Eleanor carries her daughter to the midnight blue 1968 Belmont station wagon filled with a few of their belongings, the emergency items they will need for their journey, straps Amy into the back seat. ‘I’m just going to do one last thing.’ She kisses her daughter, goes back into the house.

Inside, she leans against the closed bedroom door; uses wood for a spine. Listens. She opens the door, holds her breath, and he’s limbed out like a tree, the giant way he takes up space. I just need to make sure he’s not awake. Everything is quiet and her heart races to her throat. Eleanor, leave. It’s time to leave, he will wake any minute.

She closes the door and rushes to the kitchen, snatches the black box off the counter, runs out of the house to her daughter.

Automatic pulses push Eleanor through Wintonvale streets, car tyres smooth on tar. Ahead of her a crow scamps around the base of a tree and wind sweeps through feathers; a black sea. Eleanor and her birds: makes her smile. Wind swims hair, messes into face and eyes. She smoothes her hair away so she can see, winds the window up, blasts the car with heat. It’s always so cold everywhere. Eleanor reaches over the driver seat to Amy, palms her daughter’s pudgy legs. ‘Are you ready for a long drive, bub?’ The journey to the blue mountain will take a while. 

Outside the car: houses beam light; people fetch newspapers from yards, burrow down into neighbour talk.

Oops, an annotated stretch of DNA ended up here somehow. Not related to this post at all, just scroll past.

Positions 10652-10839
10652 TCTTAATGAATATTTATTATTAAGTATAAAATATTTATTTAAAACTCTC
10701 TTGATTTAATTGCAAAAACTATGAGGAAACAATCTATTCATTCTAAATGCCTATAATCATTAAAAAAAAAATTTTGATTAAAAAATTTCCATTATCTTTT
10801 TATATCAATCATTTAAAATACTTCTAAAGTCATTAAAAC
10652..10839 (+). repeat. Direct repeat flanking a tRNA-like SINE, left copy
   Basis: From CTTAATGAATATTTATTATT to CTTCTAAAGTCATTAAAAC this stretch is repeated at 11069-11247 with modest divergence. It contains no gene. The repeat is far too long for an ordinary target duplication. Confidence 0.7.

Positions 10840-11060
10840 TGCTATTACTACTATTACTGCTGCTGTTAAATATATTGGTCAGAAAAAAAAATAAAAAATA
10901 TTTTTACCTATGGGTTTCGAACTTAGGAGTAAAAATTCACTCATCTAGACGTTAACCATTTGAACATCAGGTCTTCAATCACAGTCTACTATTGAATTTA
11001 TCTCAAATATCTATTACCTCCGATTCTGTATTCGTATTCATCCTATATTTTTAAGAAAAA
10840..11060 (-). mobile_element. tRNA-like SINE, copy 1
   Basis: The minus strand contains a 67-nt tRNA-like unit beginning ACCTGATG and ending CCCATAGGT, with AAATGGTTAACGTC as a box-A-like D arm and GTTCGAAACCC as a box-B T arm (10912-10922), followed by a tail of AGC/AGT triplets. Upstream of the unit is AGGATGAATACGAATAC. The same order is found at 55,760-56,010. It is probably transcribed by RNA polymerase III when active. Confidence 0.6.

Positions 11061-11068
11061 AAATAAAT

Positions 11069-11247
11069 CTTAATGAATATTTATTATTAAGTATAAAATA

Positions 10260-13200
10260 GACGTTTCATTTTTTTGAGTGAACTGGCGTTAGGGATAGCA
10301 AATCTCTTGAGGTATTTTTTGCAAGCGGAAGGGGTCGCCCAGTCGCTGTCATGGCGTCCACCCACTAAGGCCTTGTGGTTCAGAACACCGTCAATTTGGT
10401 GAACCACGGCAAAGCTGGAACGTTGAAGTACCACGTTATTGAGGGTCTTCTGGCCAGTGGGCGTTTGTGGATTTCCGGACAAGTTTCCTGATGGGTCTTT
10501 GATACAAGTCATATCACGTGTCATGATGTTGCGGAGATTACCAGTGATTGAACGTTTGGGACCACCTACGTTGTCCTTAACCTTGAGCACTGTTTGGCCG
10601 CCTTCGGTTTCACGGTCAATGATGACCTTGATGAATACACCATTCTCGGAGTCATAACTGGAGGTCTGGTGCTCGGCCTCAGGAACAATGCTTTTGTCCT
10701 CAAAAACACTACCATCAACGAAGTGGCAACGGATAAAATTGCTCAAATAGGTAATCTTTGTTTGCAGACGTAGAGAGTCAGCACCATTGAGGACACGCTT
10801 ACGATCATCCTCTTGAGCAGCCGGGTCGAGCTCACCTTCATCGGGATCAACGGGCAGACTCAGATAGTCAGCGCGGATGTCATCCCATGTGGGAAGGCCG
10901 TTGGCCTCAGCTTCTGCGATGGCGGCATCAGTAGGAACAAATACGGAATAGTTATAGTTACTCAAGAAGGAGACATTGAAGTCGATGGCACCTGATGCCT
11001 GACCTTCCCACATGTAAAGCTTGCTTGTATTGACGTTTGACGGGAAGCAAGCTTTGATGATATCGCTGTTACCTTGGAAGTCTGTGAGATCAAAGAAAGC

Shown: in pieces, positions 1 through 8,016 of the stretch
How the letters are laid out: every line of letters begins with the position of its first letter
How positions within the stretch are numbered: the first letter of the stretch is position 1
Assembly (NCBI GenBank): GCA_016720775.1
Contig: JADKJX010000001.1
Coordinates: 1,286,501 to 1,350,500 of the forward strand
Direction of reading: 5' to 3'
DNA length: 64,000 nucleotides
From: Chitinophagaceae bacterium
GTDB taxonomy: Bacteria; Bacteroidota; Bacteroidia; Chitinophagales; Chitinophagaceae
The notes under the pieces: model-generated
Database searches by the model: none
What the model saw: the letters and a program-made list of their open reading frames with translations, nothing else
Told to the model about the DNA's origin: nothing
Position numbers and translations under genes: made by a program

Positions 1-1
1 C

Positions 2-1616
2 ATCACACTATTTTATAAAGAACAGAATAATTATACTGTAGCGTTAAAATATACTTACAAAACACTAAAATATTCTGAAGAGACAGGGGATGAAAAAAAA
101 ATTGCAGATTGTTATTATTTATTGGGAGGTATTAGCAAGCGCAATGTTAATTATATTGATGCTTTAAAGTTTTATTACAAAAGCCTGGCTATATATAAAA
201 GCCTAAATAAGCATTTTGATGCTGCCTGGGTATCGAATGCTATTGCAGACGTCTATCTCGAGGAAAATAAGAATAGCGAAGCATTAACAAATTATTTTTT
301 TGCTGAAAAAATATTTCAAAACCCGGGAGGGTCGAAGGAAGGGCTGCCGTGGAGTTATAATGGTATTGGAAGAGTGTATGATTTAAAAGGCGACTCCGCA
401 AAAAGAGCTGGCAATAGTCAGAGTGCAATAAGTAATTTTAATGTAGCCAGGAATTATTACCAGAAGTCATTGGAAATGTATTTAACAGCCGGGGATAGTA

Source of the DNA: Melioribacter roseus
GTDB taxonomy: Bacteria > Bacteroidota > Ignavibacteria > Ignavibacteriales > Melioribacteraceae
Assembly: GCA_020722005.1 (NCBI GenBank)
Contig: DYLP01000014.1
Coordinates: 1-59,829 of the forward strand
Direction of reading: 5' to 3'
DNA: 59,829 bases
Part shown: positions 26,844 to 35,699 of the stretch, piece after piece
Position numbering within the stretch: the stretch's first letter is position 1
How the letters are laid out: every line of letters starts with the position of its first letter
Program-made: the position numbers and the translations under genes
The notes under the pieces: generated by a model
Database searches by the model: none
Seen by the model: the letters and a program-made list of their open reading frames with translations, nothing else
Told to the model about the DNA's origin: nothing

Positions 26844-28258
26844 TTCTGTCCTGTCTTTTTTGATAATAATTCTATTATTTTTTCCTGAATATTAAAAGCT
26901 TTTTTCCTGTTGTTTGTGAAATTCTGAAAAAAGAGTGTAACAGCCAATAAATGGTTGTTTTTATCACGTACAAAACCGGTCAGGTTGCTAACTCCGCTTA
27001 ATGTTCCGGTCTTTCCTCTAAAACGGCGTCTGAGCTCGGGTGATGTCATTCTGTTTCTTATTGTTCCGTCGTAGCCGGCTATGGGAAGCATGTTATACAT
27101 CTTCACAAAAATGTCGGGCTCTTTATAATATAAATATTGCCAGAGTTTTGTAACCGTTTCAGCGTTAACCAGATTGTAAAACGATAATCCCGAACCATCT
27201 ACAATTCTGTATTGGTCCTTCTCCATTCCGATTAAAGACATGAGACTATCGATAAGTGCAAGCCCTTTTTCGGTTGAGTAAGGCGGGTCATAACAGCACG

Inside the car: a small piece of lapis on a thin strip of leather swings from the rear-view mirror. Kitty had given it to Eleanor, an unexpected gift she’s never been able to bring herself to get rid of.

Eleanor, tell your daughter a story to keep yourself awake. And, an eye on lapis, she does, says, ‘Did you know the sky is blue but once, a long time ago, humans didn’t have a word for such a colour? Blue isn’t as common in nature as you would think. In old books the sky is described as apocalyptic blazes of purple, something to fear. Those people didn’t realise how many ways a human eye could detect shades of blue and so they didn’t always know what colour they were looking at. Isn’t that amazing, Amy?’

The idea of it makes Eleanor cry. Stop it. 

‘Amy, wouldn’t it be wonderful to see something that’s rarer than blue?’ And she watches the lapis swing, thinks of the blue mountain, her favourite place. ‘We’re going somewhere we will be safe. We never have to come back here.’ Her foot on the accelerator takes them out of Wintonvale, takes them towards the highway to the mountain. She eyes the rear-view mirror, keeps a lookout for headlights, keeps a lookout for him. 

  • Blue Hour - Sarah Schmidt

    From the internationally bestselling award-winning author of See What I Have Done comes the vivid, deeply affecting and confronting new novel Blue Hour.